An Update on Jay’s Pure Momentum Sector Fund System

  • SumoMe

Today’s article is an update on this oldie but goodie.

When people ask me if momentum investing “works”, at this point – because I am older and (even) crankier than I used to be – I typically refer them to the linked article above and grunt “decide for yourself.”  Sorry, it’s just my nature.

(See also: The Signpost Up Ahead: The September Danger Zone)

So today is an update picking up from the end of 2013.  Repeating from the original article:

In 2001, I published an article in “Technical Analysis of Stocks and Commodities” magazine titled “Trade Sector Funds with Pure Momentum”, which detailed one specific and simple trading method.  While in fact this is only one of many sector trading systems that I have developed over the years – and not necessarily the best one – it remains one of my favorites.  Probably because it is just so gosh darn simple.  When I was young my Momma told me to be a simple kind of man.  Or was it a Freebird she told me to be?  Well, in any event, here are the “simple kind of rules” using Fidelity Select Sector funds:

-After the close of the last trading day of the month identify the five Fidelity Select Sector funds that have the largest gain over the previous 240 trading days.

-For this system, ignore Select Gold (ticker FSAGX).  If FSAGX appears in the top 5 funds then skip it and include the 6th highest rated funds.

-If fewer than five funds showed a gain over the previous 240 trading days, then hold cash in that portion of the portfolio (i.e., if only 3 funds showed a gain, then 60% of the portfolio would be in those funds and 40% of the portfolio would be in cash).

UPDATE FROM ORIGINAL ARTICLE: I have heard from many individuals who cannot easily get access the 240-day change in price action but can easily get access to a simple 12-month change in price action. It is perfectly acceptable to use 12-month instead of 240-trading days.  There will inevitably be some differences but it should not have a meaningful impact on long-term results. So take your pick.

-If you sell more than one fund at the end of a month, then rebalance the proceeds in the new funds being purchased (example, you are selling Funds A and B and buying Funds C and D.  You have $12,000 in Fund A and $10,000 in Fund B.  Split the difference and put $11,000 each into funds C and D).

UPDATE FROM ORIGINAL ARTICLE: I had one individual claim that rebalancing the portfolio every month generated superior results.  This may be true, however, I was unable to replicate the numbers he sent me so under the category of “old dog, new tricks” I have simply stuck the original rebalancing method just described above.  You on the other hand are free to experiment with more frequent portfolio rebalancing.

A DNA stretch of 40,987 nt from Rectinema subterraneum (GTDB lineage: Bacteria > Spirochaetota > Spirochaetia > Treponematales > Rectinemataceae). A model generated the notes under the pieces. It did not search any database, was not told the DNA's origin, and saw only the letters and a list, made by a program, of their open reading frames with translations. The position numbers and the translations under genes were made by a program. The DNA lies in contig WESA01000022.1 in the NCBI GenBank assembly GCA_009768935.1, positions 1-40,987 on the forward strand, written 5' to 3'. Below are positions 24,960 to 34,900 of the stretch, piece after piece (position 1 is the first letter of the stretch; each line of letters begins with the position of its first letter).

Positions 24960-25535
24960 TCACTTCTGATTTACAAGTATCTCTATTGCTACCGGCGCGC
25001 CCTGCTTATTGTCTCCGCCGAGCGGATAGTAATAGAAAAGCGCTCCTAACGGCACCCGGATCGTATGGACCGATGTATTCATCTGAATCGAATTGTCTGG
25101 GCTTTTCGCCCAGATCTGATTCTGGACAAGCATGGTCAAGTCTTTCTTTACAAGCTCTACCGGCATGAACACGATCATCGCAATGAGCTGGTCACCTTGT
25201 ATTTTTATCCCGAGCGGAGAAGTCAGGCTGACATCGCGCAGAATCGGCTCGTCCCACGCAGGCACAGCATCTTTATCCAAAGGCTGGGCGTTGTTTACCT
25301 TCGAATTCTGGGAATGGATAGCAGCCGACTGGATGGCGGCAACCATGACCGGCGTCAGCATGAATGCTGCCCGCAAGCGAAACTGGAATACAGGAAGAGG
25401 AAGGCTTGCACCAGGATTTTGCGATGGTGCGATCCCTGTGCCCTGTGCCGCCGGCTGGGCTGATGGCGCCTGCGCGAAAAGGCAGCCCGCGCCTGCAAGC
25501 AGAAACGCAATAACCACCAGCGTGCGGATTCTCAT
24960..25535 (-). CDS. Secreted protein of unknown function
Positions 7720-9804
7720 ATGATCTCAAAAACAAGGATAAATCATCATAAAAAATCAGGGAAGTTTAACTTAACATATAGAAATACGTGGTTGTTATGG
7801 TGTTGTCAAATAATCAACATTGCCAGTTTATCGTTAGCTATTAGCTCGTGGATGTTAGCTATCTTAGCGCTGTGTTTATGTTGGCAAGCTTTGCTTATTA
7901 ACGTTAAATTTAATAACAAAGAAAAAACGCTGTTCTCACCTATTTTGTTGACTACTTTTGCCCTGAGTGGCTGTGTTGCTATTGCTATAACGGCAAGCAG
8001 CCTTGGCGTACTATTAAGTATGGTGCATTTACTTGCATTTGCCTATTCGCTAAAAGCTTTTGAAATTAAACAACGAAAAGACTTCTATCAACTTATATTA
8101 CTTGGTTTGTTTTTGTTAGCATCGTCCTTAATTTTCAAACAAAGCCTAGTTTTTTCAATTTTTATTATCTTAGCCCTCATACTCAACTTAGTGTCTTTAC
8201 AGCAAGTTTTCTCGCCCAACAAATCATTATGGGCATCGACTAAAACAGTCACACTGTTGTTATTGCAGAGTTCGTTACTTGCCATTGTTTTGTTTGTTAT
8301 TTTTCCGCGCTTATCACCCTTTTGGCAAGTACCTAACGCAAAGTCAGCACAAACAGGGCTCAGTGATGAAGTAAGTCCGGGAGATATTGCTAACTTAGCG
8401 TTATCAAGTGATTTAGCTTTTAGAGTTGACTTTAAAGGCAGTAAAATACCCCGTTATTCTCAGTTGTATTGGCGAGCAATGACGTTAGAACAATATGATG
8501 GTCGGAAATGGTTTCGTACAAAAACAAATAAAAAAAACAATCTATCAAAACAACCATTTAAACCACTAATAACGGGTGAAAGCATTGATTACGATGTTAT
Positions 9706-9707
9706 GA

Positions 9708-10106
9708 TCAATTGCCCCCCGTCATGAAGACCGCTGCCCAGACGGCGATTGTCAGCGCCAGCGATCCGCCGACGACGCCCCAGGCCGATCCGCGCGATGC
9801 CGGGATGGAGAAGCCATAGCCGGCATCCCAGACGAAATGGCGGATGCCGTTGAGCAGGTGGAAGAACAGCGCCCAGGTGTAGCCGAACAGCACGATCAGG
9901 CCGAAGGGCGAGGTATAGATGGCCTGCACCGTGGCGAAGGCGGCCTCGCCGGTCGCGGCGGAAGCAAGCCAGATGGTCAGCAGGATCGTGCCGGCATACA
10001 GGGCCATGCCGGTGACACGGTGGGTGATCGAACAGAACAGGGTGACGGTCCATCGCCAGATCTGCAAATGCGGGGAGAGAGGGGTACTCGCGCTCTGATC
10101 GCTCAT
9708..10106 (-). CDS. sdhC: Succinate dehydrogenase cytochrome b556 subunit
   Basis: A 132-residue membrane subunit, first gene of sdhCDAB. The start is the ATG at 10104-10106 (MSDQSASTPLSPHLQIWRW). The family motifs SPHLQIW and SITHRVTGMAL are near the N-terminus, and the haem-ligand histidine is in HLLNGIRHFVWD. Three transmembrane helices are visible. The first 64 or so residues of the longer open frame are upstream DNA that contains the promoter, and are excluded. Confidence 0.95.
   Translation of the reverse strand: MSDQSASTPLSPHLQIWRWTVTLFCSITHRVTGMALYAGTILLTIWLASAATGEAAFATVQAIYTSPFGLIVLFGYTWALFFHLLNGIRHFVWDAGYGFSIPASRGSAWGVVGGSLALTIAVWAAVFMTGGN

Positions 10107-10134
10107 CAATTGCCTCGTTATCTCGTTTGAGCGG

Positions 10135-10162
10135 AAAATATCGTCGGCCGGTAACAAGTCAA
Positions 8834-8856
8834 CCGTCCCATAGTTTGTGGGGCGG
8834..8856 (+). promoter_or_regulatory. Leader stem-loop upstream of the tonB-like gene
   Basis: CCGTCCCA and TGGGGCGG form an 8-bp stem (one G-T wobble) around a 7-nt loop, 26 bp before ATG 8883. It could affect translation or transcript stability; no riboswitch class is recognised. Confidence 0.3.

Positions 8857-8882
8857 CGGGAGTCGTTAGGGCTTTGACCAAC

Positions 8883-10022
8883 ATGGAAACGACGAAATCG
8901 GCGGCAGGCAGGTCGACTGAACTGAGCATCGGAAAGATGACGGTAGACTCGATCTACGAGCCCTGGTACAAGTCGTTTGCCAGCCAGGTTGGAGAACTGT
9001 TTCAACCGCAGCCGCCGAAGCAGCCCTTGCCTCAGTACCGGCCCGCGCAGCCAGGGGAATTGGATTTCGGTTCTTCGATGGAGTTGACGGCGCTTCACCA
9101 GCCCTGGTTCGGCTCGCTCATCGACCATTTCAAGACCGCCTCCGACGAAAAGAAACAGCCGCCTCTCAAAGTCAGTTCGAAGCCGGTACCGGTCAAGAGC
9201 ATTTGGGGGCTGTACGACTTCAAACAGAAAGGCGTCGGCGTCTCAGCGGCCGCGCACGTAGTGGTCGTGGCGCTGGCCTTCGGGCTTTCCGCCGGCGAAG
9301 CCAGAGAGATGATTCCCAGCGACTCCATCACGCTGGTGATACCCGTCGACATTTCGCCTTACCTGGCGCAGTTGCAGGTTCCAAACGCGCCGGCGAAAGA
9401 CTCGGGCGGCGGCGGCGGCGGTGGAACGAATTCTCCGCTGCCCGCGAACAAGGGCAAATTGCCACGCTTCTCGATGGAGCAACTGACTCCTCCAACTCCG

And that’s all there is to it.

Year 2013

The original article was published on January 6, 2014 and the return for 2013 was reported as +48.0%.  After correcting a few mutual fund data points, it turned out that the actual result was +49.5%.

Years 2014 and 2015 to-date

During Calendar Year 2014 the Pure Momentum System gained +18.1%.  Through 9/17/15 the Calendar Year return for 2015 is +6.9%.  This compares nicely to +11.4% and -3.3% for 2014 and 2015 for the S&P 500 Index.

The Current Portfolio


Figure 1 – the current Pure Momentum Portfolio

The Important Caveats

The outsized gains registered in 2014 and the fact that the system is “Up” in 2015 while the market is “Down” will certainly curry favor in support of this as a viable investment approach.  Nevertheless, it is important for me to point out – and for you Dear Reader – to acknowledge the bad that comes with the good.

So note that:

*In 2008 this system suffered a roughly 45% drawdown so it by no means an “all weather” method that can “easily ride out bear markets.”

*In 2011 this system lost a whopping -17.5% while the S&P 500 gained +0.3%.  That’s just serious underperformance.

The Overall Picture

Still, if you are able to view and execute this strategy as a long-term approach, since at least 1990 the “good” has overall far outweighed the “bad”.  As you can see in Figure 2:

*$10,000 invested in Jay’s Pure Momentum System has grown +6,436%

*$10,000 invested in Jay’s Pure Momentum System has grown +470%

The disparity in long-term returns from this mechanical system versus simple buy-and-hold is what we “quantitative analyst types” refer to as “statistically significant.”2

Figure 2 – Year-by-Year “Jay’s Pure Momentum” versus SPX Buy-and-Hold

Disclaimers:  Past results in no guarantee future results.  All figures presented in this article are generated using data from sources that are assumed to be accurate.

Jay Kaeppel

15 thoughts on “An Update on Jay’s Pure Momentum Sector Fund System

  1. Jay:
    This strategy is based on ranking the funds based on the closing price on the last trading day of the month and then purchasing at the close. Obviously this is impossible to do. One would have to rank the funds based on the close of the second last trading day each month and then trade on the last trading day of the month or rank the funds based on the close of the last trading day of the month and then execute the trades on the first trading day of the following month. Have you determined how much of a difference this makes to the performance of the system?

    Have any/many Sector funds closed in the past? I am curious about whether any degree of survivorship bias is at play.